Great novel OpeningsBig novel openings
Top 10 of the best opening series of books
There are many thousand lines in a novel, but none is as important as the first line. The first line should tell the readers what to look for in respect of speech, action and personality. Atwood' s novel about the preservation of her own personality recounts the tale of the artist Elaine Risley, who thinks about her adolescence and her poisonous boyhood with a group of three newcomers.
In a dystopic world, Fahrenheit 451 describes a firefighter's only task is to incinerate a book and maintain a community of forgotten and unmanageable number. It consists of six words, short in elegance and overwhelming in their implication. That line leads us into the unique character of Mitchell's civil war novel.
He survived the Atlanta burn, the civil war and the era of reconstruction largely with this charme, paired with a good amount of self-interest. The book gives the readers an absolutely new understanding of Scarlett, a personality that is erroneous but in the end cannot be suppressed. The Gunslinger was written by Stephen King when he was a student in university; he said that the opening movement came to him as a strong source of inspirations that he could not overlook.
The novel appeared twelve and a half years later; thirty-eight years after writing the first line, King released the final installment of the serial The Dark Tower. Tolkien's forerunner of The Lord of the Rings recounts the tale of a small, easy hobbits called Bilbo Baggins. Bilbo is a small, picky being who amazes himself, the readers and everyone who knows him with his courage and temper.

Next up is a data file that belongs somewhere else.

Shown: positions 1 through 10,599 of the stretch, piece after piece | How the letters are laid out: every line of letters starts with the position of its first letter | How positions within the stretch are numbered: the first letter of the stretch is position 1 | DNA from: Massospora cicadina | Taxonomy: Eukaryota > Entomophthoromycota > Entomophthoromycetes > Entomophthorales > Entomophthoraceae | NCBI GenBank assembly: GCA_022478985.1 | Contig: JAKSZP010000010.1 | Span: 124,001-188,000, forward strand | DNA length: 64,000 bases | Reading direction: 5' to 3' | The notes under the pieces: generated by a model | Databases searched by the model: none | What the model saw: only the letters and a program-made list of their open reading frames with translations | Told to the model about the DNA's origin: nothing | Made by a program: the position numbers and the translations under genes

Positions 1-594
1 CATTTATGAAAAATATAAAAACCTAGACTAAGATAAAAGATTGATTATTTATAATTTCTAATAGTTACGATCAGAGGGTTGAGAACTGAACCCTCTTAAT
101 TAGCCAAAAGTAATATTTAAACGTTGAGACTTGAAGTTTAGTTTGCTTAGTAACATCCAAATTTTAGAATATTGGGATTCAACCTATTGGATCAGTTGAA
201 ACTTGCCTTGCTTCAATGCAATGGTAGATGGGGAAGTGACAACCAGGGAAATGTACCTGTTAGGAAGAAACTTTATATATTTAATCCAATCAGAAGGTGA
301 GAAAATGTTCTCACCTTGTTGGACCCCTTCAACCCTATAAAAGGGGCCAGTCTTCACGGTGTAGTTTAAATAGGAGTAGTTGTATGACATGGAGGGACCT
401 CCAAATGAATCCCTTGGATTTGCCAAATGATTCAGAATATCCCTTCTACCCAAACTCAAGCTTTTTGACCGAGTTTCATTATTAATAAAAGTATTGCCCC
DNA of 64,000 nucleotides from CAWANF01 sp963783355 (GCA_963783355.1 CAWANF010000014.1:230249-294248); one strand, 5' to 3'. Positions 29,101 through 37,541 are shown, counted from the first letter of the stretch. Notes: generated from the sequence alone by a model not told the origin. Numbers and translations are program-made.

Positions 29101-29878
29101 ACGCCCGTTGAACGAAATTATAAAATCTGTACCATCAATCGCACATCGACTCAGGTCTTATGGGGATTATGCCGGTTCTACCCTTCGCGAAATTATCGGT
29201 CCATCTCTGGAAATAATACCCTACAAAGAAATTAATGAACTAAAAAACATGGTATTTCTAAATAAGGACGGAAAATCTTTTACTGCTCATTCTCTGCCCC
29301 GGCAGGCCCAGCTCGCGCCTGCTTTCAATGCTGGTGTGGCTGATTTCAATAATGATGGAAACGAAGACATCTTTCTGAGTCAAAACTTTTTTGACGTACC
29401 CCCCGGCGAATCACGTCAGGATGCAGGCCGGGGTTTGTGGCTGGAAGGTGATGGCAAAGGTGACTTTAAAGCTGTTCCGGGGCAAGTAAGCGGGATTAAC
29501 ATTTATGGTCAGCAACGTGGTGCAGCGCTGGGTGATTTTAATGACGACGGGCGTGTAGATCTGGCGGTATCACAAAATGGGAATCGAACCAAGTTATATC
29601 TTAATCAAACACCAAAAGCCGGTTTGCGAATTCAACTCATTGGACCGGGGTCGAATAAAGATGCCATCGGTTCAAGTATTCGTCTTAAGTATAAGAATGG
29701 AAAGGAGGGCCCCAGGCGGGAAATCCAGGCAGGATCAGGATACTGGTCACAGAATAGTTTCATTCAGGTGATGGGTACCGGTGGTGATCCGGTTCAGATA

Tolkien's speech is always like magical; he immediately dips the readers into a new, mysterious world by the force of ten words. This novel was highly disputed when it was published, but has since been celebrated as a modern literature feat characterized by a sense of humour and gender-reconstruction. The fact that this love is pointed from an adult man to a 12-year-old is part of the perverted humor that still makes Lolita so odd and intricate.
The Middlesex is an escalating emergence of old history and the Generation myth, which culminates in Cal's ultimate recognition of his own personality. Though Middlesex spanned worlds and cultures from the 1920s in Greece to the 1960s in Detroit to Berlin today, the core of the history lies in Cal's own travel. In the first movement, the readers know exactly what will be happening, but the secret is how Cal will react to the dramatic changes in his own world.
Barrie's novella of his piece Peter Pan follows the piece very precisely, but with the beautiful use of Barrie's marvelous descriptionals. Peter and Wendy's main topic is these six words. In a playful way, the movement also presents us to Peter Pan, the young man who did not want to become an adult.
The fact that such a short, simple phrase can achieve so much is testimony to Barrie's talents. Proud and prejudiced is a devious novel. Superficially it is like a courteous humorous and dramatic romance, but the novel provides hard-line critique of society and a blunt clinging to it.
This novel criticizes the social need for a women to get married, making every rich man the subject of the empire. Vonnegut's meta-fictional novel "hangs in time" the main character Billy Pilgrim after his contact with the extraterrestrial Tralfamadorians. This non-linear novel was completely radical when it was written and is still one of the great works of the twentieth centennial.
In the first movement Vonnegut points out that the story is untrustworthy. He' manipulating the story and making us question the narrator' s report. Don't these opening rows make you want to hurry to your bookshelf and start reading all ten of them?